Welcome to our second blog post! In this post, we will be talking about all things vocabulary. German is a beautiful language, but it has LOTS of words (Fun fact: German linguist Wolfgang Klein found over 5.3 million lexical units, or “words” to you and I, in the German language between 1994 and 2004). A common question we get asked is, “How do I learn vocabulary?” Therefore, in this blog post we will be giving you some useful tips and tricks that we have used, and continue to use, ourselves. Los geht’s!
The Humble Notebook
The simplest way to learn new words is to write them down in a notebook. Writing a word down can be up to 7 times more effective in helping move it to memory compared to reading or speaking it. However, simply writing the words down won’t get them into your long term memory! You need to recap on new vocabulary regularly in order to cement it in your brain (see the other tricks below for methods of recapping vocabulary).
A helpful trick is to divide your notebook into 4 columns: one for masculine words, one for feminine words, one for neutral words and one for other words and phrases (e.g. adjectives, adverbs, verbs, idiomatic expressions etc.). This really helps if you are a visual learner and will help you learn the article (der/die/das) with the word easier also.
“The Shoebox Technique”
This technique requires the following materials: three containers (I use shoeboxes, hence “The Shoebox Technique”), coloured paper in 6 different colours and stationary. It works as follows:
- Label each container. Label the first Short Term, label the second Medium Term and label the last Long Term.
- Cut the coloured paper into small pieces suitable for writing words and phrases onto.
- Every time you learn a new word, write the German on one side of the piece of paper and the English on the other side. Use different coloured paper for different types of words: (1) masculine words (2) feminine words (3) neutral words (4) verbs (5) adjectives and adverbs (6) phrases (e.g. Das ist mir egal). Then place your new words in to the Short Term box.
- Devote a specific time to recapping on Short Term words each week. This should only take 5-10 minutes and involves selecting words randomly from the box and reading the word aloud, writing it down and translating it.
- When you are confident that you know the spelling, meaning and pronunciation of a word, move it to the Medium Term box.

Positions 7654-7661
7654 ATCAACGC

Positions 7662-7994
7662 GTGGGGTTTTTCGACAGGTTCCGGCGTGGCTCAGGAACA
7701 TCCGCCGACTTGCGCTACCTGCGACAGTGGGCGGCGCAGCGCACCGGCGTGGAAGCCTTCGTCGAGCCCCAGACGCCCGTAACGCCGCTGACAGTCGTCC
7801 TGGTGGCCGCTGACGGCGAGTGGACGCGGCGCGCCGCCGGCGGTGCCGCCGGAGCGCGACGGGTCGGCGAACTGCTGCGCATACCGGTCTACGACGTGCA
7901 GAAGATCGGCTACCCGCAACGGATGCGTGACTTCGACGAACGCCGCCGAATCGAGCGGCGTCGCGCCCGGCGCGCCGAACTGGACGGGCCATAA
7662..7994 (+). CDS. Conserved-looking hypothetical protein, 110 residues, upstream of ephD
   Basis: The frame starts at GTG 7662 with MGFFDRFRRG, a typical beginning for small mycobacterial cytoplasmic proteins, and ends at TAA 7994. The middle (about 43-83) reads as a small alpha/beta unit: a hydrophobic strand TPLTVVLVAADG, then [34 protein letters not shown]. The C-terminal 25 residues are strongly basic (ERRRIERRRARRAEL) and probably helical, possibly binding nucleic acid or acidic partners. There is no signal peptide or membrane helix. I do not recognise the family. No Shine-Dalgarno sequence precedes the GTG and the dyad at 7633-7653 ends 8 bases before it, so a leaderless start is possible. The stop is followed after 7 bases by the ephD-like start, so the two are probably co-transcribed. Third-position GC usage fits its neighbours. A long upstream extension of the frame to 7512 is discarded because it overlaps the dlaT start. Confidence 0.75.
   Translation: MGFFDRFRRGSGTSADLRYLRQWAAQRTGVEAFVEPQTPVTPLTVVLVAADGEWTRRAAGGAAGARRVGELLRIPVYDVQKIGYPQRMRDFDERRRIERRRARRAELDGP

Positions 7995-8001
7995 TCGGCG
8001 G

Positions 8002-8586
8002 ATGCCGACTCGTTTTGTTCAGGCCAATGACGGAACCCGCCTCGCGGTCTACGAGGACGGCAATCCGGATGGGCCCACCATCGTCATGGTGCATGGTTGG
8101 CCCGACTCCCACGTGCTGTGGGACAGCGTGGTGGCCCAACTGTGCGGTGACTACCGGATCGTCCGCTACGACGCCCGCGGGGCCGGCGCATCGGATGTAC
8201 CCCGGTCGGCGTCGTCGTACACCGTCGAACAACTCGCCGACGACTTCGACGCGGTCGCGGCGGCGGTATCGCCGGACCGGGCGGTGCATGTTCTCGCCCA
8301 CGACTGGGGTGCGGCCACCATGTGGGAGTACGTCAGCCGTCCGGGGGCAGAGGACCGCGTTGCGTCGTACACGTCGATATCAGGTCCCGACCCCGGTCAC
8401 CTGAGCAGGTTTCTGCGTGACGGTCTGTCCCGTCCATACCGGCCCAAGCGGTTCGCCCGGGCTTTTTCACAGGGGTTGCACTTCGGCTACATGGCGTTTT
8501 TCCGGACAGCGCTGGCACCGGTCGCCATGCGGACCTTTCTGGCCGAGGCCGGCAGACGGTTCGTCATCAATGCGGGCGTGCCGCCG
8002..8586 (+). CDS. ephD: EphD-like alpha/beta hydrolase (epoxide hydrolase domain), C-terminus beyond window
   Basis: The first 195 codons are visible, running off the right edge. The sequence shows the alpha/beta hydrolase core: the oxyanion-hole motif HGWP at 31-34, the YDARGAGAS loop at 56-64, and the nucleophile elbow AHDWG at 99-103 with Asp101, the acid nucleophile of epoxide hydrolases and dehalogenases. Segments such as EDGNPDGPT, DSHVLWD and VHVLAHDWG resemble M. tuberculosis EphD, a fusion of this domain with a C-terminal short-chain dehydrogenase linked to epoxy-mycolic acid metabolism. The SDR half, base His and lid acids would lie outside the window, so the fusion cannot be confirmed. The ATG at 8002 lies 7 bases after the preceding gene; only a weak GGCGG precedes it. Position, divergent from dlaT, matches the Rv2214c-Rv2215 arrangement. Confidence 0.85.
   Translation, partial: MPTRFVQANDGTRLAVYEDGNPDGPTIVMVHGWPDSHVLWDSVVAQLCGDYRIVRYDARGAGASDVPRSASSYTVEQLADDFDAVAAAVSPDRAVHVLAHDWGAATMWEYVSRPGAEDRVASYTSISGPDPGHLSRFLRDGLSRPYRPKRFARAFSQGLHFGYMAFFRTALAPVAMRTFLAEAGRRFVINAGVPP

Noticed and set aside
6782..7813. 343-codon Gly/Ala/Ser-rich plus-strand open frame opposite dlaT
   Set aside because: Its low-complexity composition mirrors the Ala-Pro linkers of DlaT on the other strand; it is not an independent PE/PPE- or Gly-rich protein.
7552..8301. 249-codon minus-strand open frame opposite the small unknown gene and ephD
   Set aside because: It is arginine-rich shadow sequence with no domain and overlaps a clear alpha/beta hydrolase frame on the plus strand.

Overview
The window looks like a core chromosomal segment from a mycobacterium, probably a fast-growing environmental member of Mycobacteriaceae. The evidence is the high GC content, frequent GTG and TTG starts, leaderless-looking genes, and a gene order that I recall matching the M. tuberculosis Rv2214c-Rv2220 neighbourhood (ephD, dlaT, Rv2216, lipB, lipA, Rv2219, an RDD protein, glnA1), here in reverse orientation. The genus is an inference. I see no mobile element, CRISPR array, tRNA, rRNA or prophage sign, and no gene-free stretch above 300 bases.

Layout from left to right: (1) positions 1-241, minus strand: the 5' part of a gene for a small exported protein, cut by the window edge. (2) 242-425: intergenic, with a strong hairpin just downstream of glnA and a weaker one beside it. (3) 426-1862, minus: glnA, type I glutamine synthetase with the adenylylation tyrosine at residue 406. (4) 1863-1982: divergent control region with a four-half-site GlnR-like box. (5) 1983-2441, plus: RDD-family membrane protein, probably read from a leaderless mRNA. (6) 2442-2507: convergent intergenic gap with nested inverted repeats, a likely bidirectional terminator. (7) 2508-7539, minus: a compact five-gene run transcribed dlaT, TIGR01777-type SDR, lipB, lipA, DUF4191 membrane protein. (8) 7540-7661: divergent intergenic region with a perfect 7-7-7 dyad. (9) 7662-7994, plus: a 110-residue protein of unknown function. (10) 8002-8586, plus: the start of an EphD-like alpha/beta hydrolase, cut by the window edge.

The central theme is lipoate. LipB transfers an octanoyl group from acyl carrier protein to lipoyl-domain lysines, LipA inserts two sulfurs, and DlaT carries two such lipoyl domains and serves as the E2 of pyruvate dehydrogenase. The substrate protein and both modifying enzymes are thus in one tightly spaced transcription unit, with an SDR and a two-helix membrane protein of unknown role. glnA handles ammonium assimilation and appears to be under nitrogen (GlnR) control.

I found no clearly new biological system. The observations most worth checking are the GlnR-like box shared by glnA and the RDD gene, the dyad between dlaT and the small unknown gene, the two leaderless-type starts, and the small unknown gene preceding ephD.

- Devote a specific time to recapping on Medium Term words each fortnight in the way you did with Short Term words.
- Repeat the process for Long Term words, which should be recapped on each month.
- After a while your shoeboxes will become quite full. Since recapping and recalling is learning, you should never take words out of your boxes. Instead, as numbers increase, set a limit to the amount of words you will choose during a recap session from any respective box (e.g. 30 words). The more the better, but take a break when you feel your concentration fading. Perfect Practice Makes Perfect!
Now we get to the 21st Century in terms of vocab learning! Our favourite apps for learning vocabulary are Quizlet, Memrise and Duolingo.
Quizlet: This is hands down our favourite way of learning German vocabulary. In Quizlet, information is organised into “study sets” that users add to their accounts and these work like digital flash cards. You can either search for study sets made by other people or make your own, simple! Students can play games with their Study Sets which involve learning, writing, spelling or playing with their flash cards. Vocabulary lists and self-tests can also be saved and printed. It’s also very useful for subjects with lots of definitions, such as Biology or Business. And what’s best is that you can do all of this for free!
Memrise: This platform uses staggered repetition of flashcards to increase the rate of learning, similar to a digital version of our “Shoebox Technique”. You choose your language and level and then start learning.
Duolingo: I am sure that a lot of you are familiar with this one. Duolingo is the most popular language-learning platform and the most downloaded education app in the world. Again, it is based on the methodology of repetition to learn a language. Download it and see for yourself how it works!